By Jeff Dunsavage
Director, The Missing Americans Project
In the early 2000s, amid several highly publicized disappearances of women in the United States (including Laci Peterson, whose husband eventually was convicted for her murder), I read a satirical press release announcing the creation of a TV channel called WTWWA: The “Where The White Women At?” network. It poked scathing fun at the media for their extensive — one might say “excessive” — coverage of missing-persons cases, as long as the person happened to be female, attractive, and white.
This was long before social media “democratized content” and before I became an advocate for families whose loved ones disappear or are murdered while traveling abroad. I’ve been thinking about it a lot while working with Jonathan Reinhard, a Seattle resident whose wife, Jenny Chen, a Chinese citizen, disappeared almost three months ago while traveling through Mexico.
Reinhard has struggled to get official aid in the search for Jenny. Anyone who has had a spouse, child, or sibling go missing abroad can tell you that the media are the tail that wags the government dog. Local authorities lack interest and resources to do much for a foreign family. The U.S. State Department — despite its boilerplate pronouncements that “the safety of our citizens is our highest priority” — simply and sincerely wishes we would disappear as suddenly and completely as our family members.
If you can’t get mainstream-media play or go viral in social media, you are on your own.
But wait, you say. Americans who disappear outside their borders get loads of media attention! Look at Natalee Holloway and … um … that other pretty blonde who disappeared in Aruba.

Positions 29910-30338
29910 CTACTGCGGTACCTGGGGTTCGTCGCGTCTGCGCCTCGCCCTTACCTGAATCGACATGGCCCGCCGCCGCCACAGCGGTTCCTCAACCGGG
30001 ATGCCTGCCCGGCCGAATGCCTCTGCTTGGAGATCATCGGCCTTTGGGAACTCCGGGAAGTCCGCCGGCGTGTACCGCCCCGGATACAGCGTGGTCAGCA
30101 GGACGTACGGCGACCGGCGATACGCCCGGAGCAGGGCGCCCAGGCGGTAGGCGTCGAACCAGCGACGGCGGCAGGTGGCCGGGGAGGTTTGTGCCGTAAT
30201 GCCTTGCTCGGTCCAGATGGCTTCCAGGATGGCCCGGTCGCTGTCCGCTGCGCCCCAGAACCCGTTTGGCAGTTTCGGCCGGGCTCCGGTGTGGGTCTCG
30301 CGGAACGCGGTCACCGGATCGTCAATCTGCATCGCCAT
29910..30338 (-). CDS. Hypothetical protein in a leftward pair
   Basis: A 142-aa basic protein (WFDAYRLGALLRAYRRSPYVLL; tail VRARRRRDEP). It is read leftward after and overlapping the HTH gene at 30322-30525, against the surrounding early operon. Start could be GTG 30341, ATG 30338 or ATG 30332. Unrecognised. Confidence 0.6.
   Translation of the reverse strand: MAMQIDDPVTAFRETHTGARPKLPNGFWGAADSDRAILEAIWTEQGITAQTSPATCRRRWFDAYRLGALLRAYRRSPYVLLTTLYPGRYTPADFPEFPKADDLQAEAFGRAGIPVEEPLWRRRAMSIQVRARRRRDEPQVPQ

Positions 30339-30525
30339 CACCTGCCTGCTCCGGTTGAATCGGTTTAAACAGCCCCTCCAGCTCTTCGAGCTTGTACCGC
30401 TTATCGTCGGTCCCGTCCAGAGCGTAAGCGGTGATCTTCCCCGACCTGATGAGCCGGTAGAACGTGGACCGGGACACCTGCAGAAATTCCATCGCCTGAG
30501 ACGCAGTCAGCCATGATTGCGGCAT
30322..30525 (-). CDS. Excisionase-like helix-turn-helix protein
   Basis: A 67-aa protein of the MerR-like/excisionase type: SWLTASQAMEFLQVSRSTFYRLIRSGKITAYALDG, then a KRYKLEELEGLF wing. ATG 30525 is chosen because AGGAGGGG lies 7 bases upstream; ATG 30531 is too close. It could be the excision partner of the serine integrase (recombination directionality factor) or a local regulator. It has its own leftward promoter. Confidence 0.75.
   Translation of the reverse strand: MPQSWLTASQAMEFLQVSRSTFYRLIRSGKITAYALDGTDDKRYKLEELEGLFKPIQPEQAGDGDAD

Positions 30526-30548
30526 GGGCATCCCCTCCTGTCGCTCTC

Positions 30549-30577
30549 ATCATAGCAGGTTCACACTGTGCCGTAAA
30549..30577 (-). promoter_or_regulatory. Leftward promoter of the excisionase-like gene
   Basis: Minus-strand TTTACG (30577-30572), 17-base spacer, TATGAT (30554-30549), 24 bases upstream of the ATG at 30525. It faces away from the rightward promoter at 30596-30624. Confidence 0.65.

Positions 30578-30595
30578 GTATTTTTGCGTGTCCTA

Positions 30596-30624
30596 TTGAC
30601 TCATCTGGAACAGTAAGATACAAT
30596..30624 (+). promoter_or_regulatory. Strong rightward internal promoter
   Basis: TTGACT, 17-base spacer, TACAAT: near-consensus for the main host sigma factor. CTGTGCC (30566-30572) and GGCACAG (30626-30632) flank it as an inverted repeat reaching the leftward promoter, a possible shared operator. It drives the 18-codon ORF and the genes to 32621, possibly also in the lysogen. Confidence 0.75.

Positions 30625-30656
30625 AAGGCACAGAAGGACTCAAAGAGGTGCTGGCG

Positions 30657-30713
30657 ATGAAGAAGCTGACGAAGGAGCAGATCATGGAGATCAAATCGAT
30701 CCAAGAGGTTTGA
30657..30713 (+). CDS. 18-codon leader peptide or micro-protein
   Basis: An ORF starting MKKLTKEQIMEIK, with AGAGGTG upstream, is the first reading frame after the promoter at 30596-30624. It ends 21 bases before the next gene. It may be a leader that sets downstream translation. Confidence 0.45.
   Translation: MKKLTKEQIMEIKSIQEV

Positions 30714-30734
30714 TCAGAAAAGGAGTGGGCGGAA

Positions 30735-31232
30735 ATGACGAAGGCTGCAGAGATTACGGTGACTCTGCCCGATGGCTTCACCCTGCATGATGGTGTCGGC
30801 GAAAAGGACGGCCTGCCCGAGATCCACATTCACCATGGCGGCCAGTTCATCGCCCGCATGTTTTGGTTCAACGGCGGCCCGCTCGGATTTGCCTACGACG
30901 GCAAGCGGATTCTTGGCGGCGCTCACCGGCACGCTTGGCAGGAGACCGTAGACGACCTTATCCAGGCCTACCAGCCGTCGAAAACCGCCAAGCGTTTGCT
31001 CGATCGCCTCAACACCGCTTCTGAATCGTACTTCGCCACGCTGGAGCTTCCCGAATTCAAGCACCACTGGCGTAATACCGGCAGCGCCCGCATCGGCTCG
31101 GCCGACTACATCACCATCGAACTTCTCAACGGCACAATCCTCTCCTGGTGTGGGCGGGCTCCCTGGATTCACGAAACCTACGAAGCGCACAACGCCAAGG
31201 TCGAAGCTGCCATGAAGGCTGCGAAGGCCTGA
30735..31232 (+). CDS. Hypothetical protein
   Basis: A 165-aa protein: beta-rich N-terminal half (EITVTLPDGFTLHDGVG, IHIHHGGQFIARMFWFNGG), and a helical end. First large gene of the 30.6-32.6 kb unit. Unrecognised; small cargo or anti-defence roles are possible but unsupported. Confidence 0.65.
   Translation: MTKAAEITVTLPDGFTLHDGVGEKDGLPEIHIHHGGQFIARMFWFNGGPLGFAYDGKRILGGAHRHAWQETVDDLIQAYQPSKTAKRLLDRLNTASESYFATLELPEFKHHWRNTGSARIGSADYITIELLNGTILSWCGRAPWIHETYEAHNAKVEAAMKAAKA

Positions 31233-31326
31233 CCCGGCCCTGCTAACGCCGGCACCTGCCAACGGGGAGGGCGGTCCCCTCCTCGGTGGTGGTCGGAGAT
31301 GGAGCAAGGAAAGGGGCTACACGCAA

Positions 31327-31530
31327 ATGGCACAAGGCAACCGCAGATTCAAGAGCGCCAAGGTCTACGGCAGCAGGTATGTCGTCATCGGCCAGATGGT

Yeah, that one. See?
Natalee and Robyn occupy the sad pinnacle of what I have come to call the “media hierarchy of empathy.” They are beautiful, vulnerable faces in trouble that deliver eyeballs to detergent ads, that the most desirable demographic can look at and say, “This could be my daughter, my sister. I should keep watching.”
And when the inevitable, unconfirmed salacious tidbits arise, “I should keep watching” morphs into “I can’t stop watching.”
Ratings rise and soap is sold.
Jenny is an attractive young woman. Check.
But not American.
Traveling alone in an area of the world known to be dangerous (“What was she thinking? Was she up to something? Maybe she and Jonathan….”)
Too many holes in the narrative, too many questions to ensure the empathy that makes toilet paper and home pregnancy tests fly off supermarket shelves.
Jenny is not a “worthy victim” in the eyes of the media and, therefore, does not warrant the sort of attention that might, just might, light a fire under officials.
So what is this hierarchy? It runs roughly as follows:
- Attractive, young, white female. Children and teens from nice American families are at the top (August Reiger for example). If they are spring breakers or traveling with a school or church group, media coverage and government involvement are virtually ensured.
- Moms, especially young Moms (Google “Sarai Sierra”).
- Attractive adventurers (Harry Devert and Aubrey Sacco).
Below, these three classes fall the less- to unworthy victims:
- Non-U.S. citizens, even if attractive. Such media attention as they garner typically emphasizes questionable judgment or behavior or relationship issues that might explain away their victimhood.
- Males above the age of 30, or under 30 and not conforming to the “attractive adventurer” classification — generally presumed irresponsible or up to no good.
- People of color.
This ranking is hardly scientific — oh, I forgot to mention: No official entity tracks or curates missing-/murdered-abroad cases, so organizations like mine are left to scratch through sparse media coverage and social media noise to gather such information as we do obtain.
Why does this matter? Because, as I indicated above, the amount and quality of media attention a victim garners affects whether their family receives officials’ attention and gets a shot at finding answers or justice. “Worthy” victims’ families have a chance. “Less worthy” victims’ families get nibbled to death by social-media piranhas, alone.
Jeff Dunsavage started The Missing Americans Project to support and advocate for families who lose loved ones outside their national borders after his brother disappeared on the island of Roatan, Honduras, in 2009. He has appeared on the BBC’s Fast Track, ABC’s Nightline, and in other broadcast, print, and social media.